I have a MySQL InnoDB database with two tables related by a foreign key. Each time a row is inserted into one it uses an INSERT ... SELECT statement from the other to get the corresponding foreign key.

I have an application that is continuously doing a large number of these INSERT ... SELECT statements to populate this database. I have read that using a multiple row insert, i.e. INSERT INTO table (col1, col2, col3) VALUES (1,2,3), (4,5,6), ..., can be significantly faster than individual inserts. Unfortunately it appears that splitting the database into separate tables prevents me from taking advantage of this? Is there a workaround or another way to improve the speed of these inserts?


Would any of the following be likely to help?

  1. Combining the INSERT ... SELECT statements with a UNION.
  2. A multiple row insert into a temporary table followed by a JOIN and a single INSERT ... SELECT.
  3. Splitting the inserts among multiple threads.


  • Increase the size of your Log Buffer. The default value for innodb_log_buffer_size is 8M. You should make 256M or 512M. (Restart Required)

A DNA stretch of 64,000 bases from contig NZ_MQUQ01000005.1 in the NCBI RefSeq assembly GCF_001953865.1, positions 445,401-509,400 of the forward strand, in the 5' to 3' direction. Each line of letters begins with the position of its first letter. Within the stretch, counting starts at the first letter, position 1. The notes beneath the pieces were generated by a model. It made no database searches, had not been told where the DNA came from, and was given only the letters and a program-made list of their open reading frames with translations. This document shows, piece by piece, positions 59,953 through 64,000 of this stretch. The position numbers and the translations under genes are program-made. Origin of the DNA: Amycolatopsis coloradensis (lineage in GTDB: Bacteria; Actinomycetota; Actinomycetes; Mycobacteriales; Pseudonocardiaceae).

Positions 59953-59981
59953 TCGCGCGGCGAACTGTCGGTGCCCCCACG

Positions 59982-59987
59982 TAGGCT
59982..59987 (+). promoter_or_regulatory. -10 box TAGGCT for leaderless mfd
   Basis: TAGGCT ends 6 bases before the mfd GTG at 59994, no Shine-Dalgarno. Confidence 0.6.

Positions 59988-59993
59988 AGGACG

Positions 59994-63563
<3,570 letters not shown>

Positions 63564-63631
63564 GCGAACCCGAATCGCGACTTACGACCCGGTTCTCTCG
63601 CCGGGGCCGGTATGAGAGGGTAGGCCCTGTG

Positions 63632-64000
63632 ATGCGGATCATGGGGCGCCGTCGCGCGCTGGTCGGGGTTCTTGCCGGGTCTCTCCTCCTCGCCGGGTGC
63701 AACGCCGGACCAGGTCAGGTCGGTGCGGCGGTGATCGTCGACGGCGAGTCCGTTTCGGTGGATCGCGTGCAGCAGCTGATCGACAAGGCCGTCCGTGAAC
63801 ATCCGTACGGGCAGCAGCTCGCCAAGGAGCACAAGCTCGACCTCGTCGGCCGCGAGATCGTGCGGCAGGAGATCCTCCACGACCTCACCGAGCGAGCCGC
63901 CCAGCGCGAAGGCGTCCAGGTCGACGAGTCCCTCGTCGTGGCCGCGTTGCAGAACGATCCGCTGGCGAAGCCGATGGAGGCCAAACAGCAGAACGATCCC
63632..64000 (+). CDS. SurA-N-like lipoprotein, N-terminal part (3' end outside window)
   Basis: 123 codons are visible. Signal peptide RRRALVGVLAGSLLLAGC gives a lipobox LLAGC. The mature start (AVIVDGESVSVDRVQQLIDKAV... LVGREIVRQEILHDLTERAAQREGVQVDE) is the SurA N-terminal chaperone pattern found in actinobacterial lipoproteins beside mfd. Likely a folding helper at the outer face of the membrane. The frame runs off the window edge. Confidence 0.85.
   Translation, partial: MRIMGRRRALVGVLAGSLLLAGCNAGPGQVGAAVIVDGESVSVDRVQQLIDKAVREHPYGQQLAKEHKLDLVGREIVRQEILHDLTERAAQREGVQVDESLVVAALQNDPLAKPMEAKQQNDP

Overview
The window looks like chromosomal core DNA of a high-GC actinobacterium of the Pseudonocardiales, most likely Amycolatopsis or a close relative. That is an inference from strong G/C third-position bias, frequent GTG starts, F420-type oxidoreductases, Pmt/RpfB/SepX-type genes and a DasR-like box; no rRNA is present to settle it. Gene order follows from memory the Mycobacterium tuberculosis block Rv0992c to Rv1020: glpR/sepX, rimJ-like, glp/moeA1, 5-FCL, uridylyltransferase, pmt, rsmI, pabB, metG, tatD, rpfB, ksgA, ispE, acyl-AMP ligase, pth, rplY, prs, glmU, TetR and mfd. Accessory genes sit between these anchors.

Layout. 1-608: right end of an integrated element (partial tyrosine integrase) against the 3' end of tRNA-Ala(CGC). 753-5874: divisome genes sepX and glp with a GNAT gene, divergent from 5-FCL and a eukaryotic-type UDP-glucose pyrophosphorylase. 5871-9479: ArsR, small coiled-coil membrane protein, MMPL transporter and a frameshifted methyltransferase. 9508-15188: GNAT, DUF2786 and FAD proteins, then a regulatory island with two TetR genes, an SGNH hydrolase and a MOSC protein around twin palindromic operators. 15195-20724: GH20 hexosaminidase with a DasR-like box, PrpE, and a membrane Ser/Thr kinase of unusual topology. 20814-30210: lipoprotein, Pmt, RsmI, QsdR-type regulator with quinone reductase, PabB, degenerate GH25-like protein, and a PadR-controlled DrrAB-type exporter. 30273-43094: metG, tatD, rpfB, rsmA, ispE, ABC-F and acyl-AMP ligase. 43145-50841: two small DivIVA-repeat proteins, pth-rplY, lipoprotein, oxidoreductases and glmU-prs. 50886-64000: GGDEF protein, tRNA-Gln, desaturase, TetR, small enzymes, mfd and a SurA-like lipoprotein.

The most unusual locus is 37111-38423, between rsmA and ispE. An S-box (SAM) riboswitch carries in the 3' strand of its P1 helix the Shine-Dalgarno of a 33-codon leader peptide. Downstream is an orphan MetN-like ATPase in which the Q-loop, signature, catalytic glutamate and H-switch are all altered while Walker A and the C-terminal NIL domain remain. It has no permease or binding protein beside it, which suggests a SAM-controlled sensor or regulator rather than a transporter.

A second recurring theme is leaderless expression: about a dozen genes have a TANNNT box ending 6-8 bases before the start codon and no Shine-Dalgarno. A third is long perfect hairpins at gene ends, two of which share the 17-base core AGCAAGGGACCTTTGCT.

• Turn off the Double Write Buffer. Set innodb_doublewrite to 0. (Restart Required)
  • OPTIONAL : Temporarily disable change buffering, which throttles secondary index updates.
  • OPTIONAL : In your application, you should limit the number of rows to insert. Try insert 500 or 1000 rows at a time. If the rows have long VARCHAR columns, then insert 100 or 200 rows at a time.


Add these lines to my.cnf

innodb_log_buffer_size = 256M
innodb_doublewrite = 0

then, restart mysql.

If these do not improve things, then try disabling the change buffering with

SET GLOBAL innodb_change_buffering = 'none';

You could always change it back to 'all' after a number of large bulk inserts.


  • Thank you for the suggestions, I will experiment with these. Do you know if there is any way I can better restructure the queries themselves? – Patrick May 3 '14 at 0:57

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